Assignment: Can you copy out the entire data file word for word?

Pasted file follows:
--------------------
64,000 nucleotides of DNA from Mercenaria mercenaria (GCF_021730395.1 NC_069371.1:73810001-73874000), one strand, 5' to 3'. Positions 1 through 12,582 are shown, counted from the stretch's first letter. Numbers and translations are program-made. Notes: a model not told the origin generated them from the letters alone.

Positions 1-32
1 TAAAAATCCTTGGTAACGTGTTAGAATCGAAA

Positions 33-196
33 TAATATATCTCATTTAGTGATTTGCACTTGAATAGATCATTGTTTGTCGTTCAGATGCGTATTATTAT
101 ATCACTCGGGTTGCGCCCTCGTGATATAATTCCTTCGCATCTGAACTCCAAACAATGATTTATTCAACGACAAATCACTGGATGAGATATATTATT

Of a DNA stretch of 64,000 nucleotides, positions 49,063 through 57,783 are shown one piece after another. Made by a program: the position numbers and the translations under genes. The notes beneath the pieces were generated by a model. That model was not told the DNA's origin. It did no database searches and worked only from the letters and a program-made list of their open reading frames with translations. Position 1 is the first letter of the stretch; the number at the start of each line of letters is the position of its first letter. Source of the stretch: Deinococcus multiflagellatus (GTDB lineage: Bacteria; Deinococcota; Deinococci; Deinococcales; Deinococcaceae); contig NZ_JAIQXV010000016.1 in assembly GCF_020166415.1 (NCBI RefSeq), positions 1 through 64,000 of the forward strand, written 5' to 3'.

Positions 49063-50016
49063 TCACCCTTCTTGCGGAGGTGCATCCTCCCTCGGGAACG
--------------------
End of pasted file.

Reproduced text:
64,000 nucleotides of DNA from Mercenaria mercenaria (GCF_021730395.1 NC_069371.1:73810001-73874000), one strand, 5' to 3'. Positions 1 through 12,582 are shown, counted from the stretch's first letter. Numbers and translations are program-made. Notes: a model not told the origin generated them from the letters alone.

Positions 1-32
1 TAAAAATCCTTGGTAACGTGTTAGAATCGAAA

Positions 33-196
33 TAATATATCTCATTTAGTGATTTGCACTTGAATAGATCATTGTTTGTCGTTCAGATGCGTATTATTAT
101 ATCACTCGGGTTGCGCCCTCGTGATATAATTCCTTCGCATCTGAACTCCAAACAATGATTTATTCAACGACAAATCACTGGATGAGATATATTATT

Of a DNA stretch of 64,000 nucleotides, positions 49,063 through 57,783 are shown one piece after another. Made by a program: the position numbers and the translations under genes. The notes beneath the pieces were generated by a model. That model was not told the DNA's origin. It did no database searches and worked only from the letters and a program-made list of their open reading frames with translations. Position 1 is the first letter of the stretch; the number at the start of each line of letters is the position of its first letter. Source of the stretch: Deinococcus multiflagellatus (GTDB lineage: Bacteria; Deinococcota; Deinococci; Deinococcales; Deinococcaceae); contig NZ_JAIQXV010000016.1 in assembly GCF_020166415.1 (NCBI RefSeq), positions 1 through 64,000 of the forward strand, written 5' to 3'.

Positions 49063-50016
49063 TCACCCTTCTTGCGGAGGTGCATCCTCCCTCGGGAACG